Advertisement Clipping from Oxnard Press Courier, Wed, Dec 11, 1974.

Clipped from US, California, Oxnard, Oxnard Press Courier, December 11, 1974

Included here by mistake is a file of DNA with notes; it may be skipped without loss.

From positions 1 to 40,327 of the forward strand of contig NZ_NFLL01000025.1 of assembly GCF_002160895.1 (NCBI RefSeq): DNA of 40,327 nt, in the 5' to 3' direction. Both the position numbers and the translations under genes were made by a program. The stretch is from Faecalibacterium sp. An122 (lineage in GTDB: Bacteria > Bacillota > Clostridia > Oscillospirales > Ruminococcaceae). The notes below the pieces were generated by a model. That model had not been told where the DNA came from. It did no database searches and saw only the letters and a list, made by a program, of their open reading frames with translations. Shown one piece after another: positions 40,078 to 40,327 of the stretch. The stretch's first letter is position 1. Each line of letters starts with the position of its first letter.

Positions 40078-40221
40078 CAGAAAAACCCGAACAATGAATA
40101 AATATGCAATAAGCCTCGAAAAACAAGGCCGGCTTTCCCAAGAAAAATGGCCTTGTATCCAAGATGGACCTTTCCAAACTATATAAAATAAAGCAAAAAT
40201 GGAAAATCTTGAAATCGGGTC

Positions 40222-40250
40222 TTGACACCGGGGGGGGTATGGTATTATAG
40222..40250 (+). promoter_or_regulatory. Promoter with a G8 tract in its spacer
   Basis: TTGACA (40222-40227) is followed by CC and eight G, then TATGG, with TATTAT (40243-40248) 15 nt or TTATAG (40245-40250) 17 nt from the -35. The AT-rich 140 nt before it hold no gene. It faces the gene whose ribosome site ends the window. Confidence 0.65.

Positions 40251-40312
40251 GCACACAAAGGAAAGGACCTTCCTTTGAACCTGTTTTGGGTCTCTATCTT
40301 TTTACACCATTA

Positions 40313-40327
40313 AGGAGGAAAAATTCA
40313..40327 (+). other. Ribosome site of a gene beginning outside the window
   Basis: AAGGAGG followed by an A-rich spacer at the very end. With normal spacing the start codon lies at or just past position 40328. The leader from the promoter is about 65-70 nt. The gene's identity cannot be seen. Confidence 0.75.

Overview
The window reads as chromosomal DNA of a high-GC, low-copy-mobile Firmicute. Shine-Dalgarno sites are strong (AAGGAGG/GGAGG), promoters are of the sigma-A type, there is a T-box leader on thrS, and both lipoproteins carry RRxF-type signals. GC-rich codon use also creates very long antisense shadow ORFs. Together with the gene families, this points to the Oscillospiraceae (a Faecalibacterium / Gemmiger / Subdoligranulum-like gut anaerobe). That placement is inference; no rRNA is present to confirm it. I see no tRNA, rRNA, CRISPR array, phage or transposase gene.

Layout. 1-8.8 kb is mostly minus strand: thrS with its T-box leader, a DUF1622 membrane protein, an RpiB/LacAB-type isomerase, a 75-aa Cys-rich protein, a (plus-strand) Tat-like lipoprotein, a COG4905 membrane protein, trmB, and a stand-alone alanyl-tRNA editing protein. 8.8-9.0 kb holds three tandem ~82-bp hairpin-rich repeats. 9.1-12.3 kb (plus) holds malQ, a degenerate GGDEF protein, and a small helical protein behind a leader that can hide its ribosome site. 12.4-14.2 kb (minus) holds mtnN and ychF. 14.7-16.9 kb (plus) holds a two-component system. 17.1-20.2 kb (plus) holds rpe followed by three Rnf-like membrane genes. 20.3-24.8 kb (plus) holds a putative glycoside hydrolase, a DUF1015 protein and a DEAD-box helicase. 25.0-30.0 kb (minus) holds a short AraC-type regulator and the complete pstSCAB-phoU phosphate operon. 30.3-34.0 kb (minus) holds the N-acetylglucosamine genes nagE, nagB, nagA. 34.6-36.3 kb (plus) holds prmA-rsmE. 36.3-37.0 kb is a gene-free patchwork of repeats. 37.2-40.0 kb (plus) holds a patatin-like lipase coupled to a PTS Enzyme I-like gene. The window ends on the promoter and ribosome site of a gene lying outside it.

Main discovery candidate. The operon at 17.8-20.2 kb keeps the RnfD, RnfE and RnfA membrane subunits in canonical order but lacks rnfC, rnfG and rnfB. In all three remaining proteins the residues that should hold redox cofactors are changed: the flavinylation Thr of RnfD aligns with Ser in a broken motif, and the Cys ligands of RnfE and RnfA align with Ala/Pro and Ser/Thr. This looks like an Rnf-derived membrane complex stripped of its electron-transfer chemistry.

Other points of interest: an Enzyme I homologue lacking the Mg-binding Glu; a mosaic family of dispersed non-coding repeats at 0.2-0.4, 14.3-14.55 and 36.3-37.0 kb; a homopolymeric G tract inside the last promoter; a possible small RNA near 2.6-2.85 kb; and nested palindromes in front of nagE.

The judge said in his decisionwhile he saw some signs ofdeliberate segregation intentwhen he found, without a trial,there was de facto (actuallyexisting) segregation in May1971, it was new evidence whichestablished the pattern of 40years of segregation in Oxnardschools.This new evidence, Pregersonsaid, came from school boardnunutes of the 1930s introducedat the September trial byNowlin and Edelman showing the “Oxnard school board notonly established and maintained segregated schools, but also established and maintained segregated classrooms within a school.”The judge cited the “odious” school board minutes of Nov. 4, 1986 which read in part: “President Dockstader stated that the board was in favor of the principle of segregation, although it might not be entirely practical at this time.”The judge found, based on theschool board minutes of 1938 and 1939, “the board continued to be obsessed” with segregation plans to separate Mexican-American and Anglo . -children.-In 1940, when the board built fftunona School “for the convenience of the Mexican population,” the judge noted **its conveniences were few.Its floor consisted of blacktop rolled over bare earth, its illumination came from a cingle bare bulb, its roof leaked, toilet facilities were ^dteplorable,” Pregerson noted..Eleven years later Juanita ^Jiphool was built in the Colonia relieve overcrowding atIRfcmona Before the 1971 integration order “few so-called► JCnglo youngsters ever attended ' Wjese two segregated barrio schools,” the judge said., That “open discriminatoryIntent of the 1930s and 1940sv '“extended in more subtle forms into the 1950s and 1960s,”Pregerson said.He cited the testimony of «*5iipt. Harold Ft. De Pue, who^fgfved from 1961 to 1965 andsaid “the same mentality that.motivated the school board ^taring the late 1930s and early **840s . . . existed into the 1960s.£/‘Although De Pue wanted toSrintegrate the Oxnard schools, he testified that the board chose to follow a ‘do nothing’ policy,” the judge said. “The conflict in philosophies resulted in De Pue’s departure from his post as superintendent,” the judgeadded.“The existence of this ‘do-nothing’ policy to preserve segregation spawned in the 1930s is corroborated by other witnesses,” the judge found.Pregerson cited the testimony of former Supt. Dr.Richard M. Clowes, who served from 1949 to 1961 and who testified the school board “took no action to integrate the schools or relieve segregation during his term as Oxnard’s superintendent.”The judge noted in the 1960s “a number of desegregation plans, which were administratively and educationally sound and feasible, were presented to the board and rejected.”Even board member Thomas Kane, who served from 1963 to 1971, “admitted the board took little positive action to correct segregation during the 1960s,” the judge said.In conclusion, the judge said “the segregation which in fact existed in the district’s elementary schools prior to the implementation of the court-ordered desegregation plan, was caused by the school board’s intentional, deliberate and purposeful policy of racial segregation.”The judge did not only rule for the plaintiffs, 10 Colonia children who first brought the suit, on the basis there was a deliberate intent to segregate, causing a constitutional violation of the right to equaleducation.He also found the school board was in violation of the Civil Rights Act of 1964 and of the state law outlined by the State Supreme Court in the 1963 Pasadena case.Under the Civil Rights Act, because the school district receives federal funds, the judge found the school board “has the affirmative duty to overcome the effects of discrimination,” even if these were the result of no purposeful design to segregate or were theresult of nrior sooreontinn